In April, I wrote in TCW about Boris Johnson’s bid to apply Corbynism to the country and about the age of the informer, when ordinary citizens inform the authorities of people breaking the rules of the lockdown.
Since then law-abiding citizens have continued to feel the force of a law indiscriminate in whom it arrests, fines or prosecutes. Though groups of only up to six were granted freedom to meet in public on June 1, thousands of Black Lives Matter protesters have been allowed to riot, and have been praised by the media and political class. Despite official warnings, to my knowledge no arrests or fines have been issued. How convenient.
The virus has dissipated but the government and media are still keen to continue their fearmongering, making mask wearing in shops (apart from sandwich shops) mandatory from July 24, a week today. If that wasn’t enough the government is once again keen for the public to help police by informing the authorities about rule breakers, as so succinctly put by Matt Hancock in Parliament recently:
At one minute into this clip you see Hancock informing the House that ‘the enforcement will be largely undertaken by the great British public.’ It doesn’t take a genius to figure out what Britian’s homegrown ‘gauleiter’ meant. He would like the informer culture, rallied when the lockdown came into place, to step up once again to ensure that anyone not adhering to this ridiculous policy be shamed or reported. For a man who recently talked about the ‘community spirit’ of the British people in light of all these restrictions, he has little idea of what community means or what a new age of the informer will mean to community cohesion.
For anyone whose memory is short, let me remind you of the official encouragement of the snitch culture when the lockdown came into force. Citizens were advised to report the actions of lockdown lawbreakers. The police received hundreds of thousands of calls from people reporting on their neighbours or other lockdown breaches. It’s hard to imagine how any of those communities will have healed since then with their inhabitants made paranoid about who to trust. With the muzzle restriction coming into force next week and the appalling Matt Hancock giving the green light again to citizen informers, the nation will only fracture further.
Needless to say the new rules on face coverings descended into chaos on Wednesday as Downing Street suggested they would not be mandatory in food shops just hours after Health Secretary Hancock said they would be.
Nor has the government made clear who is medically exempt from wearing them.
According to the medical magazine Pulse, a GP’s note is not required for face-covering exemptions. It reports however that public transport operators ‘have discretion over how their staff can enforce the regulation and that if prompted by staff, passengers should explain why they are exempt from the regulation – but they are not required to produce a doctor’s note’.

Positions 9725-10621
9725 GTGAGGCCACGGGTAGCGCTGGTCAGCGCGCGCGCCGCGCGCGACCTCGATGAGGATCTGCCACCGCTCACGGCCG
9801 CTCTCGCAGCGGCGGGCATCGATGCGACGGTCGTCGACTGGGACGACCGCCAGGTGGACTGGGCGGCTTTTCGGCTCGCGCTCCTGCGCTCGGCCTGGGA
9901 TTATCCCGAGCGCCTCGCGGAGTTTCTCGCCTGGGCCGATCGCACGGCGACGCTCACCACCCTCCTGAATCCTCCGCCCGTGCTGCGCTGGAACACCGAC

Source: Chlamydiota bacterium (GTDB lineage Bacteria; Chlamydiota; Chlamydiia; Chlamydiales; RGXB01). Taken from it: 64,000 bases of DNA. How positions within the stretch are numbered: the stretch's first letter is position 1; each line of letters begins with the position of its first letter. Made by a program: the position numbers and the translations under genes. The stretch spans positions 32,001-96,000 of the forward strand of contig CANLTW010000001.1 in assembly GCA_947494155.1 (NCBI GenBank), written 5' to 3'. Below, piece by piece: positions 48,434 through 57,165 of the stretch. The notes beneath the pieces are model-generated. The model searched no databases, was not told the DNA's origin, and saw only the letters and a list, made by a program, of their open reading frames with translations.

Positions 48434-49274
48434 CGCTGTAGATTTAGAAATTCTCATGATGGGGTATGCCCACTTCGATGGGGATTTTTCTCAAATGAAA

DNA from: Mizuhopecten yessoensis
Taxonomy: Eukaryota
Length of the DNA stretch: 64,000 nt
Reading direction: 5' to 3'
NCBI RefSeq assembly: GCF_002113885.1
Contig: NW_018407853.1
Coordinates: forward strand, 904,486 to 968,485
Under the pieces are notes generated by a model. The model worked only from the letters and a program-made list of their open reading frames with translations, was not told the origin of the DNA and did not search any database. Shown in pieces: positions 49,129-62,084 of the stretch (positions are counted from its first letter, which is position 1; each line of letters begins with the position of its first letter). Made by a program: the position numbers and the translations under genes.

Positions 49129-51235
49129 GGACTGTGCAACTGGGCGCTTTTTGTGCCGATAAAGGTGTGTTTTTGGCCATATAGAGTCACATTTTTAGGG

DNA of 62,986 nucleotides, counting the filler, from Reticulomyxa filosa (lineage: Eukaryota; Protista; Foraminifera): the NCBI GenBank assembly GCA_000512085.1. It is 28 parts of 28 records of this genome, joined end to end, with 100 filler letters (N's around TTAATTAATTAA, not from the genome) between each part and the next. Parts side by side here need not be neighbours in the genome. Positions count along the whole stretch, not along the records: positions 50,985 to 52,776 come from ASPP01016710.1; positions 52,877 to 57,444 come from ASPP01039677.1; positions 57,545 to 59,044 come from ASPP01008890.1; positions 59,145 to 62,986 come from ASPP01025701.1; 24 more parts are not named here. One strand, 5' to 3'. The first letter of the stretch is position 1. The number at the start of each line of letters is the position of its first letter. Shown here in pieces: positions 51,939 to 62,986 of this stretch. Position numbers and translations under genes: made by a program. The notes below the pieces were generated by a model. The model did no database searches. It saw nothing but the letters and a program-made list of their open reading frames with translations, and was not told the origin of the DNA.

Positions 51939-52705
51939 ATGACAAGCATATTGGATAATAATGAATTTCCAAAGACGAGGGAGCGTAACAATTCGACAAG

Terrific! It takes little imagination to conjure up what that means in terms of the embarrassment caused by having to explain and the potential disbelief of unqualified staff distinguishing between them and the no doubt many ‘trying it on’. When I tried to get on a bus the other day, the driver (unmasked, I might add) would not have budged in his refusal to let me board even if I’d have argued until I was blue in the face. I reckon some people who normally have little authority are enjoying having some semblance of power.
A scenario looms in which people with severe respiratory, heart and lung problems will be asked to wear a mask should they want to travel on an already restrictive metal box (train or bus) or else not travel at all. The same will apply to any person not wearing a mask for medical reasons in a shop from next Friday who may find themselves subject to abuse from muzzle wearers and the humiliation of having to pour out their medical history to shop staff who will probably refuse them anyway. Notwithstanding the civil liberties eroded by these restrictions, citizens are being told in Matt Hancock’s personal version of doublespeak that if they wear a mask, they are free to do what they need to but if they don’t, their lives and movement will be restricted. Not only that but Hancock’s model citizens’ army – who could well be their friends or family, neighbours or anyone in their vicinity – will inform the authorities should they not obey. Lovely.
Since the lockdown began in March, we’ve seen a country scared of its own shadow being led by a government which has not just lost its conservative identity but of any sense of legitimate governance, a media keen to terrify the citizens into obedience and a politicised police force which only exerts its will when it suits its new ideological agenda. Now we have a health secretary bullying the nation into submission through a state-driven surveillance society. It is gathering momentum.
Media and politicians asked how this country would come together after Brexit. I wonder how it will return to normality after these bewildering measures are finally scrapped.